Philadelphia Eagles News

'People really do care about them'

Local high school football players impacted by gun violence met with Eagles players.
Local high school football players impacted by gun violence met with Eagles players.

September 27, 2022 was a fateful day at Roxborough High School in the Northwest section of Philadelphia. One teenager was shot and killed, while four others were wounded following a three-team football scrimmage between Northeast High School, Boys Latin Charter School, and the host school.

In the aftermath of this tragedy, these young football players and their coaches have faced unimaginable grief.

"I've always thought sports, especially in the Public League, it's almost like a bubble," said Mike Stanley, Head Football Coach at Roxborough High School. "And as long as you're all together, nothing bad really happens. Well, that day, the bubble kind of burst and it's been tough since then."

This week, the Eagles wanted to create an environment for the teens from the three teams to work through their trauma, share valuable discussions, and smile just a bit too. Positive Coaching Alliance was on hand to lead the charge.

"The main mission is that we want to make sure that we're bringing positivity to youth sports," said Monica Livingston, Trainer for Positive Coaching Alliance. "There's so many things that young people have to worry about, so our mission is to make sure that positivity stays in it, which means that fun stays in it, which means that kids stay in sports longer – and we know all the wonderful things that happen when we have kids staying in organized sports."

Livingston, a former running back for the D.C. Divas, has redirected her passion for football to inspire and create change. She said a goal through the program is to allow these kids to "get it out," noting that holding onto their feelings will only have devastating results in the future.

The Eagles established their relationship with Positive Coaching Alliance in August. Surely, they didn't expect just how quickly they would rely on this partnership to lift the spirits of the youth athletes of the city.

"We want these kids to know that despite what's going on in their community, they can still win," said Livingston. "And it has nothing to do with the 'W' on the scoreboard. We want to give them the right tools; we want to make sure that they are expressing themselves, that it's OK to lean on each other, that it's OK to lean on adults and to talk about it."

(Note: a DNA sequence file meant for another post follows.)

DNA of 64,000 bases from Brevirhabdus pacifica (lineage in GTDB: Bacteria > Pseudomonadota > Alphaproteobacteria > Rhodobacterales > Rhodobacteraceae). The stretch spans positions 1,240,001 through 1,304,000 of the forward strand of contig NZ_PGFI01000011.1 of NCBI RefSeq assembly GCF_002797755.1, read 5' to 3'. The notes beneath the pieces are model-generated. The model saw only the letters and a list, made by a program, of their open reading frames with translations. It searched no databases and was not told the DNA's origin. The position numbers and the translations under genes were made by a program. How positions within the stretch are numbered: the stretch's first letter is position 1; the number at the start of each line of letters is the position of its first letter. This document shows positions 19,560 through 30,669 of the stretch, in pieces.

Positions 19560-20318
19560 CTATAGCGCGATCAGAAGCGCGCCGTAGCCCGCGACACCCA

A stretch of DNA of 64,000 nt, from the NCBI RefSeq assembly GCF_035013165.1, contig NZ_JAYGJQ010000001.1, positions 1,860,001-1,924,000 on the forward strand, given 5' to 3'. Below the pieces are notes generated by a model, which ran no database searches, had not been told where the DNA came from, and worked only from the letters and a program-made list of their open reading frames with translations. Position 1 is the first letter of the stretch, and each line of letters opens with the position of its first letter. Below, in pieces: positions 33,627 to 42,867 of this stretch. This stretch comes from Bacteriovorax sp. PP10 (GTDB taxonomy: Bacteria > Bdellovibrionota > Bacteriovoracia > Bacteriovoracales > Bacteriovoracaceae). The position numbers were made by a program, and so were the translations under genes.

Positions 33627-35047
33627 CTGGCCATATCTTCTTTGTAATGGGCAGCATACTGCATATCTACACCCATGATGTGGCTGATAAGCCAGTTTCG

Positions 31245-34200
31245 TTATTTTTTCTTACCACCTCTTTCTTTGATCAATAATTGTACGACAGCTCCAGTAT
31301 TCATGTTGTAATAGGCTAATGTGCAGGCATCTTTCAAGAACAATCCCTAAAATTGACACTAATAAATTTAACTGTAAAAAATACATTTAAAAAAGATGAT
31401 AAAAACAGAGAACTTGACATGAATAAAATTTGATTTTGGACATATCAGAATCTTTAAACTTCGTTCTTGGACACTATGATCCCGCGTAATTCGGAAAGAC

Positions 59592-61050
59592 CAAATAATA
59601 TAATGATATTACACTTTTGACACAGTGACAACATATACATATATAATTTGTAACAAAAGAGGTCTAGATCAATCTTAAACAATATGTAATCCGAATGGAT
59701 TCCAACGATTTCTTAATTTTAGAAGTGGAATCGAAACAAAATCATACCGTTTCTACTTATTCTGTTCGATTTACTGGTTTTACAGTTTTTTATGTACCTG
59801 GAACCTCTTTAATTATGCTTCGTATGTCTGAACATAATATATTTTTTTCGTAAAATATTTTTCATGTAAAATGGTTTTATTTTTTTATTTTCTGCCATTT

T.J. Edwards attended the event alongside teammates Shaun Bradley, Nakobe Dean, and Jordan Mailata. Edwards notably wore a Roxborough High School football jersey when he arrived at Lincoln Financial Field ahead of the Eagles' Week 4 matchup against the Jaguars to show support.

At the time, Edwards reflected on how devastated he was to hear the news of the shooting. "Playing football is a safe haven for everybody, so the fact that those kids can't do that is horrible. It's definitely something we want to do whatever we can to help."

It was then no surprise Edwards arrived at the Tork Club this week with an open heart, welcoming spirit, and desire to have an impact.

"I felt like we built so many connections just hanging out with them," Edwards reflected after the event. "Just bringing that joy to football again and making them realize that it's still a game that you love and although there's some tragic things that happened with it, talking to each other, communicating with each other, being a part of a team is what helps you get over those things. It was awesome being here today."

Eagles players were dispersed amongst the discussion groups, sitting side-by-side with the high school players – a moment where the teens realized the pros are just like them.

Coach Stanley expressed utmost gratitude and relief for what was accomplished through these sessions.

"It's another example of how many people really do care about them," Stanley reflected. "You see the smiles on their faces and they're laughing, they're joking, they're having a good time."

"If you want to see a difference, you gotta do different," Livingston said. "It's just plain and simple. So if we want gun violence to change, you have to do something different because the prescription isn't working. If you were sick, you'd go to a different doctor and figure out another medication, another treatment – and I think the Eagles organization realizes that and they're continuously trying to do something different."

The event provided the students a safe space to openly communicate with other students and mental health professionals.
The event provided the students a safe space to openly communicate with other students and mental health professionals.

Related Content

Advertising